One of every parent's worst nightmares is having to discipline their kids in public. Interestingly, most times, when we've seen the Cambridge kids get a talking to, it's almost always Kate who is laying down the law. Many of those incidents usually happen in front of huge crowds and are often caught on camera during special events with the royal family. Kate's most memorable moment handling an unforeseen meltdown occurred in 2016 upon arrival in Canada for the family's first royal tour.
After touching down at Victoria Airport, the Cambridges were all smiles as they deplaned, but by the time they reached the tarmac, it was clear George wasn't exactly thrilled to be there. Kate crouched down (with Charlotte in her arms), meeting her son at eye level, employing her signature "active listening" technique. Mothers everywhere could identify with Kate's determined but tender expression as she spoke to the young prince through slightly clenched teeth. Whatever she said worked like a charm—and she did all this in four-inch heels.
The children spend time with both sets of grandparents.
Gan-Gan (also known as Queen Elizabeth) might live in a castle and Grandpa Wales (the kids' name for Prince Charles) might be a future King, but William and Kate have made sure their children spend plenty of time with the Middleton family in addition to their royal relatives. Rebecca English, royal correspondent for the Daily Mail, has said the Middletons have "a hugely significant role" in the children's lives.
English has also reported George and Charlotte have gone to work with their maternal grandmother, Carole Middleton, and visited Party Pieces, the family-owned party-planning company near the Middletons' home in Berkshire. Kate's parents have also vacationed with the Cambridges on the Caribbean island of Mustique. Luckily, the rest of the royal family have welcomed the Middletons into the fold. "Charles understands that Kate gravitates to her mother and family and is actually very grateful for everything the Middletons do," said one royal insider.
They have taught their children about privilege and the importance of giving back.
Just as Princess Diana famously took both William and Prince Harry along with her to visit homeless shelters, William and Kate introduced the concept of giving back to George, Charlotte, and Louis at an early age. In June, the BBC reported the family made batches of fresh pasta at their Norfolk home, Anmer Hall, and personally delivered it to nearby retirees and other vulnerable people staying at home due to the outbreak of the coronavirus. In one of the photos taken by Kate, released to celebrate Charlotte's fifth birthday, the young princess is shown knocking on a door clutching a bag of pasta. In April, all three Cambridge kids joined their parents in taking part in the countrywide campaign Clap for Carers, applauding the efforts of first responders and the NHS. And for more on Princess Charlotte, check out Princess Charlotte's Life in Photos: See Her Most Adorable Moments.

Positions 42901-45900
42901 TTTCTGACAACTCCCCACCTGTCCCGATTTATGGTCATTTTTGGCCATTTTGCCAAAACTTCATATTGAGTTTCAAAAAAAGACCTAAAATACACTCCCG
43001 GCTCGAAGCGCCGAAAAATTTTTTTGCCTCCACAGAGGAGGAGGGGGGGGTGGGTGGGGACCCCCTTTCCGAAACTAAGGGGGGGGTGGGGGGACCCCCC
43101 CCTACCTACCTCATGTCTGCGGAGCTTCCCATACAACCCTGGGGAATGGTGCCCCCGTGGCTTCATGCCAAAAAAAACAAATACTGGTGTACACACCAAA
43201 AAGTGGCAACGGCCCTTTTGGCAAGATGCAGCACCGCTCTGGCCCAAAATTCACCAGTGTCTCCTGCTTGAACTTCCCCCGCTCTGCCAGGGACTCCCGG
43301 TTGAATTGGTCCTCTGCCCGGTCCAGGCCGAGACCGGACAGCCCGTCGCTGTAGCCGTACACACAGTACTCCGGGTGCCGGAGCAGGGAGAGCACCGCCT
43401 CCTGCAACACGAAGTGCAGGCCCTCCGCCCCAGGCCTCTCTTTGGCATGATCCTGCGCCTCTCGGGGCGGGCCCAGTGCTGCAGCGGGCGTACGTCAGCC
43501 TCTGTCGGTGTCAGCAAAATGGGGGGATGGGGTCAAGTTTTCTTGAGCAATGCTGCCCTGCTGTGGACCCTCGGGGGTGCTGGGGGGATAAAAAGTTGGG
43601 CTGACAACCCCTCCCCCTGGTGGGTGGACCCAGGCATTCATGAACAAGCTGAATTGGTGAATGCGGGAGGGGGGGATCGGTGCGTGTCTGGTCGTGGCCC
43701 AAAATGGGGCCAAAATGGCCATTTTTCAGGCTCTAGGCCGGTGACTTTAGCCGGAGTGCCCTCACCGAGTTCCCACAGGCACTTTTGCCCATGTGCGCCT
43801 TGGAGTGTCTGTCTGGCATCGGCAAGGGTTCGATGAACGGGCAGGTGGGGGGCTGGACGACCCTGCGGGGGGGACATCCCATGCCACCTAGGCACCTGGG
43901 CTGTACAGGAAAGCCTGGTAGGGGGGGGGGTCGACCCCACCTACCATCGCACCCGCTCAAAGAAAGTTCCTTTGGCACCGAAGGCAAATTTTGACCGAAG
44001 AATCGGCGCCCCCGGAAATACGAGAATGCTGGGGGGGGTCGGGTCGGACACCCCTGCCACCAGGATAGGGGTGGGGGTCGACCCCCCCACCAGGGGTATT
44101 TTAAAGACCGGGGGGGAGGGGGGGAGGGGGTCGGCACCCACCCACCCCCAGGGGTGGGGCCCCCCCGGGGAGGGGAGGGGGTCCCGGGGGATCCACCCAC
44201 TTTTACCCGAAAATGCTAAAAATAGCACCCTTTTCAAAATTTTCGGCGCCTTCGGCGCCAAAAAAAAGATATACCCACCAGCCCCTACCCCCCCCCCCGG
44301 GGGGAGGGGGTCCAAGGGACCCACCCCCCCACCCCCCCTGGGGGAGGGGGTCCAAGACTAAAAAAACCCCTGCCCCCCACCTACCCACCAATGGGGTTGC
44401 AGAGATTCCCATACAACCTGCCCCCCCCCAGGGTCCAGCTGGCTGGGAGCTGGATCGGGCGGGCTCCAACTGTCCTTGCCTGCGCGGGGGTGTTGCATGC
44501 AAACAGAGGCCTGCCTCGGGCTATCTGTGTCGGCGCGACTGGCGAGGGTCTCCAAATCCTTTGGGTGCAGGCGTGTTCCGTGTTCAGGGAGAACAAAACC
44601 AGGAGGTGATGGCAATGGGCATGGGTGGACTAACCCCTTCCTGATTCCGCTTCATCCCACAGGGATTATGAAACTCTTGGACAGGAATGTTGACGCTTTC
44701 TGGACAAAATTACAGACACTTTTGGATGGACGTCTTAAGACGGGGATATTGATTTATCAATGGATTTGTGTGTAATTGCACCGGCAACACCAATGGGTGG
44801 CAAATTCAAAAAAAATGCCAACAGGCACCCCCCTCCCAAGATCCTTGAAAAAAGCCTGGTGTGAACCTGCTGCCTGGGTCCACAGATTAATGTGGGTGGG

They have also taught them that manners matter.
It's no surprise the Cambridge kids are well-behaved, but that didn't happen by accident. Both Kate and William have taught their children from a very early age that good manners are very important. As members of the royal family, there is plenty of protocol George, Charlotte, and Louis will have to follow as they grow up (George and Charlotte have already mastered the royal wave). But for now, their parents are focusing on the basics.
Our hearts melt every time we see that photo of two-year-old George in his monogrammed robe and gingham pajamas extending his hand as he chatted with then President Barack Obama in 2016. And Charlotte charmed everyone in 2019 when she and her brother attended church services on Christmas Day for the first time with the rest of the royal family. Besides executing a perfect curtsy for her great-grandmother, the now-five-year-old dutifully worked the crowds with her mother, handling the bouquets she was given like a pro and graciously accepting a doll from a well-wisher.
They've kept the crown in the closet.
Heavy is the head that wears the crown, so it makes perfect sense that William and Kate would want to find just the right moment to explain to Prince George that he is third in line to the throne and will be King someday. And that time has yet to arrive. Perhaps that's because, according to royal biographer Andrew Morton, William only found out he was second in line to the throne when his classmates pointed out Granny was the Queen. The young heir reportedly told his mother, Princess Diana, he didn't want the top job. (A young Prince Harry told his brother he'd be happy to take his place.)
In 2016, William told the BBC, "There'll be a time and a place to bring George up and understand how he fits in in the world. But right now it's just a case of keeping a secure, stable environment around him and showing as much love as I can as a father." And for more on another royal dad, check out 15 Reasons Prince Harry Is Going to Be a Great Dad.
Diane Clehane is a New York-based journalist and author of Imagining Diana and Diana: The Secrets of Her Style.